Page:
Yes, you learn more med math than is typically used in practice. Modern pumps with dose modes are miracles of nursing convenience, and of course are good as a safety measure
BUT, it is important to know *how to* do it. There could be a power outage and not enough red outlets, you could work for a medical mission someday, you could work in NICU or peds and have to do lots of wt-based calculations...not to mention PharmD's are human too. I once received a prefilled oral syringe of a med which based on the concentration and ordered dose, contained 2x the correct amount of med.
But you're correct -- lots of times the eMAR will specify the rate of infusion for an antibiotic.
Are you asking about atb's which are started prior to shift change but finish after? So say, a dose of Vanco started at 1845, shift change at 1900-1930, and Vanco finished at 2045? Let it finish. There is WAY too much room for error (plus wasteful) to calculate how much infused prior to shift change, and how much of a 2nd bag is needed. The day RN would document that she started the med at 1845, and you would document that the infusion was completed at 2045. Then make sure it's accurately documented on the I&O -- neither undocumented nor double documented.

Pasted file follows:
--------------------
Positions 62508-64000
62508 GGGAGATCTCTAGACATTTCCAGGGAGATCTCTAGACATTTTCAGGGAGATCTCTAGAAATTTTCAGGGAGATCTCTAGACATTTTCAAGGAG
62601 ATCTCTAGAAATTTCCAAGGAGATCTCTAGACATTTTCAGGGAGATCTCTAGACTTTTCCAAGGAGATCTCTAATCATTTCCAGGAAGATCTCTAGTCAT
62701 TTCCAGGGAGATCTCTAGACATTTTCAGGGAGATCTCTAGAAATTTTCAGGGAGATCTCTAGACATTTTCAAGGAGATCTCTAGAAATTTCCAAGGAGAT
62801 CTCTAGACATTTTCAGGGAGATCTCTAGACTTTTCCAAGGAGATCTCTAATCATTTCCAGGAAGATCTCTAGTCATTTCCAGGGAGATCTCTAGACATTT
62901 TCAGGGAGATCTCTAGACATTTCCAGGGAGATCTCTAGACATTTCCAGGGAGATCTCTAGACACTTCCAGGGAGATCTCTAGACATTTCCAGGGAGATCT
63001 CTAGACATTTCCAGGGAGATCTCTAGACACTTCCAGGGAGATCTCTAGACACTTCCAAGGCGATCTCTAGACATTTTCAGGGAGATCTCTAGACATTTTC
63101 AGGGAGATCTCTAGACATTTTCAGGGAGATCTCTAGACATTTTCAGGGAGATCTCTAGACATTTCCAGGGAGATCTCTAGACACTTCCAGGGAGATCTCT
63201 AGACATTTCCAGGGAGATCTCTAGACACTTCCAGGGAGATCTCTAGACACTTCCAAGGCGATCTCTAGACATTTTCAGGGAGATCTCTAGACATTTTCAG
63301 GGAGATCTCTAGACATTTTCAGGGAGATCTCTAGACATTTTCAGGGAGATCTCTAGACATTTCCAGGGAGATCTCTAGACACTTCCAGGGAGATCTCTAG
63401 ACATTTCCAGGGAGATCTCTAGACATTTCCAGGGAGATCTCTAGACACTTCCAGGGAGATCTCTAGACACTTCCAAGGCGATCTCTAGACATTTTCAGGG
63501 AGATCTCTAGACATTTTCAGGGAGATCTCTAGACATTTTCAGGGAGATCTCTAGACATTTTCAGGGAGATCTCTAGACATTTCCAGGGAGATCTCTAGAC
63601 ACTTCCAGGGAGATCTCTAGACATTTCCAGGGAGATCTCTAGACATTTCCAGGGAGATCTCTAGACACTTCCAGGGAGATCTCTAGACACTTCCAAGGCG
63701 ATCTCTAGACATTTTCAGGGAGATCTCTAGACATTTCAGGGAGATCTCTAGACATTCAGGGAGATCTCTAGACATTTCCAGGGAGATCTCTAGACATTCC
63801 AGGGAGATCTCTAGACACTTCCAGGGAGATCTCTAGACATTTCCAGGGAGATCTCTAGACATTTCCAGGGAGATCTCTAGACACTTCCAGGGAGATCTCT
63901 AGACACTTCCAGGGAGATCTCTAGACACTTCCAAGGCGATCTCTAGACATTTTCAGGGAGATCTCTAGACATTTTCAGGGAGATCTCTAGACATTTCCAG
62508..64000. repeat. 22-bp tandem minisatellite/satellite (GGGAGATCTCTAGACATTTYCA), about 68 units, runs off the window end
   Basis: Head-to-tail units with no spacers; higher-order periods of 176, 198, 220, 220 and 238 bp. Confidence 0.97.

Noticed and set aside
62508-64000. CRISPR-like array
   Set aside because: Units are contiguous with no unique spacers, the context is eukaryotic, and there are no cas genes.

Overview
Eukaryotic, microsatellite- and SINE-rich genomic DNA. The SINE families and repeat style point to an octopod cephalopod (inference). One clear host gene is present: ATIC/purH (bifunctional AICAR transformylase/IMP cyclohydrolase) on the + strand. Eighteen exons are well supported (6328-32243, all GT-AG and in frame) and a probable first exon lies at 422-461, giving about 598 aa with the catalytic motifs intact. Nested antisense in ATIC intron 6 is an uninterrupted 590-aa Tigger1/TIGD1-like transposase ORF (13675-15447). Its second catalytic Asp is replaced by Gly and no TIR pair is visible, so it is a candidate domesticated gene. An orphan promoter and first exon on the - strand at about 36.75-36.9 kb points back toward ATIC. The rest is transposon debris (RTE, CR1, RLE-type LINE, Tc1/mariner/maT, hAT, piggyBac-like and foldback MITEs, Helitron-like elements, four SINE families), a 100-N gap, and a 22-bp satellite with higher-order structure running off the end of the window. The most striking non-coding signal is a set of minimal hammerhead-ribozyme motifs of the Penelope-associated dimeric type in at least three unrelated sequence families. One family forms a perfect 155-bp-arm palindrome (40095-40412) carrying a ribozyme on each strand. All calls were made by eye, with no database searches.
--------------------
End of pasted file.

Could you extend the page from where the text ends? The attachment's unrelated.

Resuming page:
If I see that the maintenance fluid is infusing and fluid still in the piggyback bag, I check the orders. Ideally if the MD had d/c'ed the med while a dose was infusing, the prior RN would discard the unused med. That would eliminate any confusion, and be the SAFEST thing if the drug was newly contraindicated (e.g. new evidence of nephrotoxicity, allergic reaction etc.)
If the pt was to receive it, and assuming the med has not yet expired, I'll finish that bag --
again to ensure that the pt gets the ordered dose of med. Sometimes a nurse can make a mistake when entering the VTBI, or even forget to open the roller clamp on the secondary tubing.